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When Dad Bets On An Archrival


Big dramas and little companies can make for a volatile mix. Consider the recent travails of LCA-Vision Inc. (LCAV), which operates 55 LasikPlus vision correction surgery centers. In March, LCA founder and CEO Dr. Stephen N. Joffe disclosed that earlier this year he invested $27 million in shares of LCA's archrival, TLC Vision Corp. Soon after, he stepped down and the board replaced him on an interim basis with his son, Craig, LCA's chief operating officer. Stephen did not respond to requests for comment, but a Securities & Exchange Commission filing says he deemed TLC "an attractive investment opportunity." Responds Craig: "Our relationship is strained." LCA's shares fell 25%, to 42, during the monthlong fracas.

The younger Joffe is making progress reassuring investors that his dad's departure is merely a distraction and not a sign of trouble at the company. Just two weeks after taking over, Joffe announced that LCA's 2005 revenues soared 51% over 2004, to $192.4 million, while pretax income doubled, to $52.8 million. With nearsighted folks eager to undergo the short surgery that could allow them to shed their glasses and contact lenses, LCA saw its average annual earnings increase 108.7% a year during the three years ending in May, on sales that rose 47% annually. That earned it the No. 9 spot on BusinessWeek's Hot Growth ranking.

Since its founding in 1985, Cincinnati-based LCA has adopted a few key selling points that set it apart from the independent surgeons who dominate the laser correction market. LCA charges an average of $1,375 per eye -- about 35% less than the market average. By employing its own physicians and offering them benefits and performance-based compensation, the company attracts top-flight surgeons.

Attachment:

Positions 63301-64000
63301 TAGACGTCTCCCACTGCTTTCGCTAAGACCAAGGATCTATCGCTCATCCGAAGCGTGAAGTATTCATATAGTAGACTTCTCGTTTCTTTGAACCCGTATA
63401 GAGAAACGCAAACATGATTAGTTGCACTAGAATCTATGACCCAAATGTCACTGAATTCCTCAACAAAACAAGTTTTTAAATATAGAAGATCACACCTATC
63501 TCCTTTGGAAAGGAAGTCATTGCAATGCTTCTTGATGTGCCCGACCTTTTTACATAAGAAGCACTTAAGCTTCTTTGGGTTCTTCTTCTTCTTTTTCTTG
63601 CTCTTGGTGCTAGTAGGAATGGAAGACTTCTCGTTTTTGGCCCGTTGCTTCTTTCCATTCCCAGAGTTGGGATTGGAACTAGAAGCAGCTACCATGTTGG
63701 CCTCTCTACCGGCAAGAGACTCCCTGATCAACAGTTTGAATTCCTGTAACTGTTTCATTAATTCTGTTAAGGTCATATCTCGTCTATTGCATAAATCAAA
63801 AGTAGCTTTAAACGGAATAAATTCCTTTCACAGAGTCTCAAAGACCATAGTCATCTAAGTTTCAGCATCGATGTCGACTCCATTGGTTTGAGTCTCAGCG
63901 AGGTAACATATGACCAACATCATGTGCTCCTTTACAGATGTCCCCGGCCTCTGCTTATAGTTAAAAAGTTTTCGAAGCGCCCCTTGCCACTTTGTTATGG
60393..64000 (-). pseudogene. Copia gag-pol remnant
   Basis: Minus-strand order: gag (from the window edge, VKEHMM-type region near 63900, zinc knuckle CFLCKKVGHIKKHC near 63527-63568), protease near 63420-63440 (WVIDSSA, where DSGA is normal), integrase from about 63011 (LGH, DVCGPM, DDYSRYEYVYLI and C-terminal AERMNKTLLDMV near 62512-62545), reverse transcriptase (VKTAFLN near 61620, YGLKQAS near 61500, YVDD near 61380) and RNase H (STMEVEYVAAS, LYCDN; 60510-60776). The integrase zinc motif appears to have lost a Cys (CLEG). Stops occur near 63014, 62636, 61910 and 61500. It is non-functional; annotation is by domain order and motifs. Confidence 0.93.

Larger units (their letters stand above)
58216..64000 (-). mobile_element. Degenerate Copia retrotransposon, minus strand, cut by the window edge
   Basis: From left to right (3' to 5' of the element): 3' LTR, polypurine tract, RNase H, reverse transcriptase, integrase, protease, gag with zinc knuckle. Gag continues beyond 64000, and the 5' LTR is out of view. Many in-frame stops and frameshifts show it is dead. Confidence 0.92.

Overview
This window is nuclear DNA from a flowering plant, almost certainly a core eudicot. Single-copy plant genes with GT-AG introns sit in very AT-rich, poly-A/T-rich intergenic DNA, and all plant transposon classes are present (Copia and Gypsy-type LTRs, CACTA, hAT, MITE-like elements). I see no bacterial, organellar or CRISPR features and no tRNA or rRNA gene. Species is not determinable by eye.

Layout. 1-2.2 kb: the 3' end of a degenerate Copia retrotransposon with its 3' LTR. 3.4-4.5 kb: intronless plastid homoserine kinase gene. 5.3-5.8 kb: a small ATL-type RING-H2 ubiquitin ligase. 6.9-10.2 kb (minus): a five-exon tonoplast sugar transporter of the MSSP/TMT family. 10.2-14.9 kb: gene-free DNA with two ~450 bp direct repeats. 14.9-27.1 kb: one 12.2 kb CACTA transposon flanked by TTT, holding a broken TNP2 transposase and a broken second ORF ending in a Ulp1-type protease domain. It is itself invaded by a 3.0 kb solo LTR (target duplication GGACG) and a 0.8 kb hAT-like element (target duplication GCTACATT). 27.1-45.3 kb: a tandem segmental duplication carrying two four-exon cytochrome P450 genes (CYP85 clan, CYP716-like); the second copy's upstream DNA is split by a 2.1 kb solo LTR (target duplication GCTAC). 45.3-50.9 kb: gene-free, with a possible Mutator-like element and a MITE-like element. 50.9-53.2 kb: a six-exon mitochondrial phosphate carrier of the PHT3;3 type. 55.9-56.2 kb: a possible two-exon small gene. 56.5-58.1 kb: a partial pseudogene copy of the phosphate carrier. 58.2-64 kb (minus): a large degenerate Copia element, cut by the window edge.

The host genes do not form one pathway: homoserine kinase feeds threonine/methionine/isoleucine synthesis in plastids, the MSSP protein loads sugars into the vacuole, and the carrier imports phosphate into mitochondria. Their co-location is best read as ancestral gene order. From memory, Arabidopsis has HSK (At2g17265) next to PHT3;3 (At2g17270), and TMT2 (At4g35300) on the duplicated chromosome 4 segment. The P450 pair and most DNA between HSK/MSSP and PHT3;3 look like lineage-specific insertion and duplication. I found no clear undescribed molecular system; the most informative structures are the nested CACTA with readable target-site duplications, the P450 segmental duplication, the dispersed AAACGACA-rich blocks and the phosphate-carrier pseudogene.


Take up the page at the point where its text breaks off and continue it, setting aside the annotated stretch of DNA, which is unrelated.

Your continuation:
LCA has also mastered the art of targeted marketing. It has relationships with several vision-care insurance companies, which offer members discounts on LasikPlus surgery. Joffe opens new stores in markets where competing ophthalmologists have spent heavily on ads promoting Lasik. "We want customers who have already been primed," says Joffe, 33, as he tours a recently opened LasikPlus in Paramus, N.J. As in many LasikPlus stores, the office's surgical suite has glass walls, so prospective patients can watch others undergo the simple procedure (though some customers choose to draw the shades).

Word-of-mouth marketing has been a boon for LCA. Shawn Anderson, who works at UBS (UBS), decided to have his eyes fixed at LasikPlus in Cincinnati after his wife raved about the surgery she had there. Anderson, an avid hunter and archer, had been wearing glasses or contact lenses since the fifth grade. "My vision is better than it was when I had contacts," says Anderson, 37.

RUNNING ROOM

Analysts have dismissed the senior Joffe's stock purchase as a case of poor judgment, but they say that more tangible threats loom on the horizon. First is the worry that broad economic pressures such as high gas prices and inflation may cause consumers to put off elective surgeries. Maxim Group analyst Anthony Vendetti says he sees signs that LCA is boosting its spending on marketing, possibly to counteract a drop in patient volume. Such pressures may have driven LCA's stock down 13% since June 1, to 47.60. "If economic conditions worsen, it will be a concern," Vendetti says. Meanwhile, rival TLC Vision is expanding a chain of value-priced vision correction centers.

Investors will be looking to LCA's quarterly earnings release in July for reassurance that the company can ride through the economic dip. Joffe, who is one of the candidates for the top job at LCA, believes that Lasik has plenty of room to run, estimating that fewer than 10% of the 60 million people eligible for laser vision correction have had it done so far. And Joffe predicts the procedure will draw patients who are only slightly nearsighted, as he was before he went under the laser five years ago. "I didn't have Coke-bottle glasses, but they were an inconvenience anyway," he says. As for those inconvenient economic pressures, he says, "Given that 25% of Americans are myopic, even if discretionary spending dampens, we believe our growth will continue."

By Arlene Weintraub


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